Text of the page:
When I was younger, there was a lot of talk about "finding yourself." Dramatic actions were taken in the name of this quest; people would leave their town, country, home, family, even spouse and children. This setting out was considered the prerequisite to an authentic experience of self-discovery.
People don't use that phrase as often anymore, but the proposal has become widely accepted that authentic self-knowledge and self-actualization occurs only in the context of a breaking off of what has gone before, especially of relationships, in order to pursue one's deepest desire or dream.
The celebrations of this type of resolutely self-centered action not only fail to focus on the damage done and grief experienced by those left behind by the self-searcher, but they also neglect to look to closely at what the seeker finds and gains when successful.
Not that any of you who pause long enough to read these thoughts would be likely to undertake such a search, but you, like me, have spent much of your lives surrounded by applause and acclaim for those who have. It affects our outlook and understanding.
For whoever would save his life will lose it, and whoever loses his life for my sake will find it. For what will it profit a man, if he gains the whole world and forfeits his life? (Mt 16:25-26) Jesus' words ring familiar in our ears, but do we hear what he is saying to us, poor little rich twenty-first century sophisticates that we are? We who think we know what he was really about, we who think we know what the Gospel really is, we who are amazingly comfortable coming before him with our lives as they are and our expectations as we have shaped them?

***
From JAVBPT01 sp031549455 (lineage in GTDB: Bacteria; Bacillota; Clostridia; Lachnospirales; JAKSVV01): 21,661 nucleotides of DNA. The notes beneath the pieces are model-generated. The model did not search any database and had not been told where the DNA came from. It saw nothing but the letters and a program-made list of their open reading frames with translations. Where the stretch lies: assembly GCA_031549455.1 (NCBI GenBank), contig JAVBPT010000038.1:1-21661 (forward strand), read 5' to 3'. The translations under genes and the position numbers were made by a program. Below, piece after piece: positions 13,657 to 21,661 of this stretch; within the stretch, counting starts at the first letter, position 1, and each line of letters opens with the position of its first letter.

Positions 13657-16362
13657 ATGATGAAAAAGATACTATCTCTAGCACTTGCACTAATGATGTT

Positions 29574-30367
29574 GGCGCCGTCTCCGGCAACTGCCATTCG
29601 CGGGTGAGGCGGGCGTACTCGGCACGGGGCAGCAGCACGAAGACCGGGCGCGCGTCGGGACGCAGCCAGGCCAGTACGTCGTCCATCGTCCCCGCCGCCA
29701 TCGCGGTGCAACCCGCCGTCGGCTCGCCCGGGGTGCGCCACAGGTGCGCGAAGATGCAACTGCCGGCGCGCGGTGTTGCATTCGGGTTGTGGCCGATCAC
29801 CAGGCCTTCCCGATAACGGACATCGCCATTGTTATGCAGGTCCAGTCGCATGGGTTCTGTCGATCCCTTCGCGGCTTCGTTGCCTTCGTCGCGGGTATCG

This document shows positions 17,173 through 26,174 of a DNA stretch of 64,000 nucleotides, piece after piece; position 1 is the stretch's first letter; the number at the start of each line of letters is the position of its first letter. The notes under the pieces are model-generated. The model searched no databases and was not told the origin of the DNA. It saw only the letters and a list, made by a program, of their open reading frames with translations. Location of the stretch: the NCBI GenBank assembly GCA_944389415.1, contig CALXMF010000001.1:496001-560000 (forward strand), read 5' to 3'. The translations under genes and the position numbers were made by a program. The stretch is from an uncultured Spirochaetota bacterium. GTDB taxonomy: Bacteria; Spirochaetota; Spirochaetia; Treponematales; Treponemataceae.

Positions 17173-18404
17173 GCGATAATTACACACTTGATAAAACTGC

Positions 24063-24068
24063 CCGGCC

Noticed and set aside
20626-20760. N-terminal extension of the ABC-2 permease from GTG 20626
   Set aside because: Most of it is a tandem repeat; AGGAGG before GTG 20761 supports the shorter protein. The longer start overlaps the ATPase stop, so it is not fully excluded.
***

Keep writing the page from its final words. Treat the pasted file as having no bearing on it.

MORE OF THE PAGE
If you want a search, look today, look at the scenes that pass before us. Look as we hear the familiar words of the Passion of Our Lord according to Saint Matthew. This is the longest of the Passion accounts, and every word, every action depicted is familiar, expected. Oh, the cock is about to crow! Is this the part where we shout Crucify Him? How long until we can sit down?
Why go through this agony? The agony of standing all that time, the agony of the words, the agony of the familiar actions, and the agony of the end we already know -- why? Because it really happened. But not only that; because it happened in order to be available for you to attend. And as Moses lifted up the serpent in the wilderness, so must the Son of Man be lifted up, that whoever believes in him may have eternal life. (Jn 3:14-15) That’s why.
The lifting up not only of the cross but also of its spiked and suffocating victim is for you. The injuries and the indignities are held up for you to see and hear. Bad as it was that the Son of God suffer it all in front of that curious and indifferent and hostile crowd, that is not enough. The lifting up must go on before every curious or indifferent or hostile soul ever and everywhere. So must the Son of Man be lifted up, that whoever believes in him may have eternal life.
Look at Him there, breathing his last. Look at His mother, and His one remaining apostle, there below him. Look at the two dead criminals. Look at the centurion and the soldiers. Look at the taunters and the keeners; look at the mourners and the gloaters, the spitters and the shouters; look at the ones who averted their eyes and wept. Look. Look long and slow. See if here, now, you can manage to find yourself.Monsignor Smith